I met Dirk when we were in the middle of the Bucegi Mountains, running 50k through Transylvania, Romania. We became running buddies after leapfrogging on the trail for a while. As you can imagine, it was a difficult race–it was nice to have someone to chat with and help decide the best place to cross a flowing river. One of the best aspects of doing these travel races is meeting interesting people from around the world. Dirk is from Germany and I quickly realized he was a fellow world travel runner. After talking with him, he has certainly inspired me to get to Germany for some ultras, along with some other races around the world.
Hear a bit about him and his running and traveling life below.
1. How long have you been running? Since 1999 – First marathon was in 2001.
2. What is the longest distance you have run? 100km Biel, in Switzerland
3. Trail or road? Why? I prefer trail! The best combination would be trail AND mountains. I enjoy it because it is not the same pace during the whole distance, better landscape, and better for the mind and body!
4. What has been your favorite race so far? I have done 53 marathons an 15 ultras, so I have some favorites. A few of them would be the Swiss Alpine Davos and the Virgin Marathon in Interlaken, both of which are mountain runs in Swiss Alps. The Transylvania 50k in Romania was nice, but very hard, as you know 😉 Desert Marathon in Morocco!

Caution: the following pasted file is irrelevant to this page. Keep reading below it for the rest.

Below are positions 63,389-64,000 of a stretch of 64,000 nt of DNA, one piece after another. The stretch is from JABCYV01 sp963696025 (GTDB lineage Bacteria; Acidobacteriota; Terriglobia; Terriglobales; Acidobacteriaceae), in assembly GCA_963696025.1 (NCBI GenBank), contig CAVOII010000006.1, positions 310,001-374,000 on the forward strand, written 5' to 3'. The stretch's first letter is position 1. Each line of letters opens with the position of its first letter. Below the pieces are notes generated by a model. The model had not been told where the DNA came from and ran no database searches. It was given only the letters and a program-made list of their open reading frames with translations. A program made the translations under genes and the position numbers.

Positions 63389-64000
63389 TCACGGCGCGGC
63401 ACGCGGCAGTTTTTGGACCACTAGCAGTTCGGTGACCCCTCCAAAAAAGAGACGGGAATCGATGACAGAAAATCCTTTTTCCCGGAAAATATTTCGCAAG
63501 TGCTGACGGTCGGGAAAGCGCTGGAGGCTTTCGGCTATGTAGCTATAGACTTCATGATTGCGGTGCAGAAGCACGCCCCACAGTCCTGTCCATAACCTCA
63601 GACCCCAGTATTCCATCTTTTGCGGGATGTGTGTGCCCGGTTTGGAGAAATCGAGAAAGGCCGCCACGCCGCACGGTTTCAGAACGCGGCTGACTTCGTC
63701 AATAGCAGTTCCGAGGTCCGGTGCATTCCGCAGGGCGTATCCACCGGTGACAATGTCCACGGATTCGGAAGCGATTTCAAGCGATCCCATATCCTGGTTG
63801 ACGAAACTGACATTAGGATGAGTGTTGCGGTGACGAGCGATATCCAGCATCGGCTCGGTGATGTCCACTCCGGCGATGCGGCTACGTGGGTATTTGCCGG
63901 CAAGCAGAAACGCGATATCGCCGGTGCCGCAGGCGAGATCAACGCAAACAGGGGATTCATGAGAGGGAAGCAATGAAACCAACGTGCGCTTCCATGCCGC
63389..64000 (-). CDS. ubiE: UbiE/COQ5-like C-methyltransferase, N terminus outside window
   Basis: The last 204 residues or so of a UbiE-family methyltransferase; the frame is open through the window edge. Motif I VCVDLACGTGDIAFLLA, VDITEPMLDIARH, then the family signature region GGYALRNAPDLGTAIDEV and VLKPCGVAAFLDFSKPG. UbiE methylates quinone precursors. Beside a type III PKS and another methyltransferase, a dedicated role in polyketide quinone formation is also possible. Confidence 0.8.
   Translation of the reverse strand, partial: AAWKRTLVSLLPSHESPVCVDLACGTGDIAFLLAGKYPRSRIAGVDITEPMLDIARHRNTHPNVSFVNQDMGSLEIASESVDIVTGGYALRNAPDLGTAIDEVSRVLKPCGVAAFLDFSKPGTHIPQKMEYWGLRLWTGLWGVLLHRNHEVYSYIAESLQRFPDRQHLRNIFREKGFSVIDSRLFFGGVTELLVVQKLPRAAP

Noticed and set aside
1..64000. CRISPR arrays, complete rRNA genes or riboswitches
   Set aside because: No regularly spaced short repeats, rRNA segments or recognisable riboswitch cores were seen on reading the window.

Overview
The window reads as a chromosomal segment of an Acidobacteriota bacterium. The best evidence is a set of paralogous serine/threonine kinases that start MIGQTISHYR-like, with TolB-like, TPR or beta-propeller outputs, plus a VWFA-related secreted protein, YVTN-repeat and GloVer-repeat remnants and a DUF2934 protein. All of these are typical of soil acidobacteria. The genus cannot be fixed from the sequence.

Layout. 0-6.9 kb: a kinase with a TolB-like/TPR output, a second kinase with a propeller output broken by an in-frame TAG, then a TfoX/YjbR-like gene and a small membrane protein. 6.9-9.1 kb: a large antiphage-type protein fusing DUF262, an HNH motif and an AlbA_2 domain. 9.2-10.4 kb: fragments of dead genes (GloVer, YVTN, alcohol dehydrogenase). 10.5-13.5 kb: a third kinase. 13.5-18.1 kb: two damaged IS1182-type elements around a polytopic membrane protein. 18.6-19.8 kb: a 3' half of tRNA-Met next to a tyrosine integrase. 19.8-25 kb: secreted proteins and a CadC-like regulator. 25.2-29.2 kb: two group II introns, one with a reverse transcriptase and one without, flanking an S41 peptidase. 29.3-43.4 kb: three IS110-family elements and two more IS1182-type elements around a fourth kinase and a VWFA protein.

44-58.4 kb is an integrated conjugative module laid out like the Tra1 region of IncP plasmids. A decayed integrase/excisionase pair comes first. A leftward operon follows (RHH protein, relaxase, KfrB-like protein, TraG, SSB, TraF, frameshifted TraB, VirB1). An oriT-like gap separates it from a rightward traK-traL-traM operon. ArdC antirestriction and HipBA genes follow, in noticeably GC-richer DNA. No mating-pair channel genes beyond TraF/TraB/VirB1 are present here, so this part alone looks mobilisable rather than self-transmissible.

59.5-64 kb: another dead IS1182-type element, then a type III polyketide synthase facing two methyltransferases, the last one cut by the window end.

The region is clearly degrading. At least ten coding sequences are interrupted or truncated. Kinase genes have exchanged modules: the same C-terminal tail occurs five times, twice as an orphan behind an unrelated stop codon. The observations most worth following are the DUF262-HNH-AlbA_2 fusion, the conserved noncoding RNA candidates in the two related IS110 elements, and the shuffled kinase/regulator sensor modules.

5. As a fellow traveling runner, what are some travel races you would suggest others to venture out and take on? All runs in the Swiss Alps. Transylvania100 for different tracks. Desert runs in Morocco are nice too! The Netherlands and Belgium have some nice trails, from marathon to ultra. Here in Germany we have the Zugspitz UltraTrail with some different courses. Also, the Helgoland Marathon on the island farthest from the mainland from Germany is very nice!
6. What is a race you would like to forget? Getting Tough – The Race. It is the hardest obstacle race in Europe. After a bad illness in 2015, I did it 2016 for the 3rd time and it was my first DNF– 250 meters in front of the finish line.
7. What race are you training for currently? I train the whole year and “normal” marathons I can run whenever I want. Now I have no special focus. Maybe in the autumn some mountain runs somewhere or ultras in Germany or in the Netherlands.
8. What challenges have you come across with training? Nothing really–maybe sometimes the balancing act between family, running and my other sports.
9. The classic running question–why do you run? Running is a sport I can do every where, any time, and by myself. I don’t need a room, a hall, a court, a partner, or any special time to do it. I feel free during running and sometimes I have a lot time to think. I can travel to all over the world, put my shoes on, and I can run for sightseeing. When I participate in a race, I can meet and talk with new people.
Just like muscles, when your mind breaks down, when it is depleted, it repairs and builds itself back stronger. I like to think after taking on the Transylvania 50k, I have built myself up stronger. Time will tell how lasting that strength is.
Transylvania was a beast of a race. Let me start with the elevation. The overall gain was 3,328 meters or 10,919 feet.
It is a race that goes through the Bucegi Mountains in Romania, which is part of the Carpathian Mountain Range. It started in Bran, a small town that houses the infamous Bran Castle, Dracula’s home. After the start, it went straight up into the mountains.